He addressed the Countering America’s Adversaries Through Sanctions Act, a federal law that targets Iran, North Korea and Russia, and so affects India’s purchase of Russian S-400 missile defense systems. Gen. Shukla sounded confident India would get around the problem and get the S-400 systems.

Discussing artificial intelligence, Lt. Gen. Stephen D. Sklenka said AI would never have judgment. “In the end, that is what I believe drives fundamental aspects of warfare,” he said.

Kari A Bingen of HawkEye360 spoke of the huge commercialization of defense, ongoing and billions of dollars the private sector is spending on research and development. She said what the Department of Defense is probably spending is a drop in a bucket to what the commercial sector is doing.
“So, how do you harness commercial resources when the government cannot control them,” Bingen asked. “What’s exciting in the commercial space is really its greater access to the democratization of space technology. Over 100 nations have satellites in space, this shows how accessible space technology has become.”

Heather Richman of BMNT, a firm devoted to helping companies speed up complex problem-solving, said she was looking at four things in new technology: machine learning, quantum computing, hypersonic travel and biotech.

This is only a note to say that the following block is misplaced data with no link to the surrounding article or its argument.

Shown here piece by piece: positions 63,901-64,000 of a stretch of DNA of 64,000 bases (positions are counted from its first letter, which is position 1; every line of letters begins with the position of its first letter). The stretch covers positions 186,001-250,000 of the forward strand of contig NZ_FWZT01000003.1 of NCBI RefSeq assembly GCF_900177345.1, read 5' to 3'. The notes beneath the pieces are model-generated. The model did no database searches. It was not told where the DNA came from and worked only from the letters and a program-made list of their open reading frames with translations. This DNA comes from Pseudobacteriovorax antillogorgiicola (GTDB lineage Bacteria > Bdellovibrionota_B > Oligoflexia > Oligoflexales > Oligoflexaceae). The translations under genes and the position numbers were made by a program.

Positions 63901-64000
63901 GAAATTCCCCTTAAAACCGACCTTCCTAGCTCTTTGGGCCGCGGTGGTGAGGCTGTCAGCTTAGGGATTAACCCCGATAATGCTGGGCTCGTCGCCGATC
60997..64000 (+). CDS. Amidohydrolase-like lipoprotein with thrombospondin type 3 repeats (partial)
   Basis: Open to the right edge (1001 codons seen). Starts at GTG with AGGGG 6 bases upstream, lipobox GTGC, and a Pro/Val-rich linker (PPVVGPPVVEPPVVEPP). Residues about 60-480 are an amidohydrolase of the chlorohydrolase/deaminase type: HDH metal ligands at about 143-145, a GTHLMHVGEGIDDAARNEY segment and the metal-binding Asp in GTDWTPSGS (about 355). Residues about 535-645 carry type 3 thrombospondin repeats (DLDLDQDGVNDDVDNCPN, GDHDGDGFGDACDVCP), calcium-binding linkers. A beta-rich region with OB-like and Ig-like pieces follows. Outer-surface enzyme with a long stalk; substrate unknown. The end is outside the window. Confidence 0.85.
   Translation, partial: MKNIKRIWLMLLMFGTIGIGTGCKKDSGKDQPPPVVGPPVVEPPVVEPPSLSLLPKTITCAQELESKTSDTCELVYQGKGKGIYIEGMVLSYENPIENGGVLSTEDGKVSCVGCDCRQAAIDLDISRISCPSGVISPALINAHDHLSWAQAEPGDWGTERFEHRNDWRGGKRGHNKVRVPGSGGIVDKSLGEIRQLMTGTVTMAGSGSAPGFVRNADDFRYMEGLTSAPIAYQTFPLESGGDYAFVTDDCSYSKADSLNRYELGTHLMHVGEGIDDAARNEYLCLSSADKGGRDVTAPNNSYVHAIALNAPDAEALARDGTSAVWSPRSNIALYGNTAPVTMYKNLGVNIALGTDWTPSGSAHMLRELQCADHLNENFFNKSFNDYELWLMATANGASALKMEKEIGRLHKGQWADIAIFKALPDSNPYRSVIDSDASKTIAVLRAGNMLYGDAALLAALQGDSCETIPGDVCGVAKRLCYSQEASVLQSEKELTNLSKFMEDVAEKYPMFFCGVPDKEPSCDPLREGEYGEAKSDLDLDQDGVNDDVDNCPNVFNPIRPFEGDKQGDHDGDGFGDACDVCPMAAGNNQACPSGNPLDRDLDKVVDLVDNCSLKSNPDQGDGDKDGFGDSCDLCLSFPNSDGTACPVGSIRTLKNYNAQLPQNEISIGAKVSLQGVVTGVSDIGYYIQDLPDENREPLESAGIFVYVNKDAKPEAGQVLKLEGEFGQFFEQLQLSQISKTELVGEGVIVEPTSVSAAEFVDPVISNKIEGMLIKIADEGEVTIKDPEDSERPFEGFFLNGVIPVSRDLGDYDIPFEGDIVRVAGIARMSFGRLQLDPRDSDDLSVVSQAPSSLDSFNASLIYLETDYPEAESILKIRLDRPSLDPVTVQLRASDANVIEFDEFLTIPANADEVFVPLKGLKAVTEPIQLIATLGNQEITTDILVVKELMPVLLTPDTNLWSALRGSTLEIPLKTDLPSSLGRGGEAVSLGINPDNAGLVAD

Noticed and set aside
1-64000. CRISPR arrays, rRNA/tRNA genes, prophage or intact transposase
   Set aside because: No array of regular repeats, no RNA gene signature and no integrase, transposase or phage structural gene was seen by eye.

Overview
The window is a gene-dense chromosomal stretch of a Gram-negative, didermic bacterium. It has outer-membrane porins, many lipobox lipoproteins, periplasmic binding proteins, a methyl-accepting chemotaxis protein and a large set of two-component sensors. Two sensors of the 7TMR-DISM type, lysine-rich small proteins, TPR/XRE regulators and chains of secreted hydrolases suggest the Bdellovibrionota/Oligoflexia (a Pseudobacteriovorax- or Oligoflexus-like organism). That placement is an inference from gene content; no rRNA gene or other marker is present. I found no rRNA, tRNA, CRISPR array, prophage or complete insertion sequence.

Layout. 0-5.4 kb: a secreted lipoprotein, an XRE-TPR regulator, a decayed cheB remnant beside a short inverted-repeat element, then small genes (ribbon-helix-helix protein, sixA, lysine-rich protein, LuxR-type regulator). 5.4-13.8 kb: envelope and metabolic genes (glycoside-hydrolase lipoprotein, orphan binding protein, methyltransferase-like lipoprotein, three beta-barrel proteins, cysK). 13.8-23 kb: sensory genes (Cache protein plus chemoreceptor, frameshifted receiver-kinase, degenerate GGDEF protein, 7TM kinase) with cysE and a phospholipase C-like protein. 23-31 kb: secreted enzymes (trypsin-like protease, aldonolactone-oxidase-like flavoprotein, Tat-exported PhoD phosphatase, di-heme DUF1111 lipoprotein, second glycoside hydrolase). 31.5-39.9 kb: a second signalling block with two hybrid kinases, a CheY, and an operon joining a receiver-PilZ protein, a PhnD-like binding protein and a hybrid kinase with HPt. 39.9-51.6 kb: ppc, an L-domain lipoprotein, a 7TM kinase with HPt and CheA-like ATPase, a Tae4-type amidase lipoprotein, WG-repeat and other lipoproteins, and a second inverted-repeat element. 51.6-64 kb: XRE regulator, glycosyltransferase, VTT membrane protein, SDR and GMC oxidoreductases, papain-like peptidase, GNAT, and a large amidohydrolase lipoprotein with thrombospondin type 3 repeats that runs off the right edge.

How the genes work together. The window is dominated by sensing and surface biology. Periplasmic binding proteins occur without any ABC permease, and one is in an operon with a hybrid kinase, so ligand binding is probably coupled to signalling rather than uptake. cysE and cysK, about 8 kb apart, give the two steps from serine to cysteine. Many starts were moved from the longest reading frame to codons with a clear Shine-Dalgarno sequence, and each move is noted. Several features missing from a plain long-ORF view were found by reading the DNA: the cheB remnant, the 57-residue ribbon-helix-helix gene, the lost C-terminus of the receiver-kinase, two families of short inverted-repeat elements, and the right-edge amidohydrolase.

Sanjay Jaju, Director iDEX( Innovations for Defence Excellence (iDEX)), speaking at the panel, The Way Forward in Defense Innovation said, “Our country’s security and prosperity has grown out of the industrial base from World War II,  to now I think we’re at this pivotal time.”

Formed in 2018, iDEX by the Modi government to foster innovation and technology development in defense and aerospace by engaging with startups, individual innovators, R&D institutes and academia said when they started there were few startups in defense but that number is increasing because many of the products are acquired by the department of defense and this gives startups confidence that they have capacity and capabilities to solve the military problems.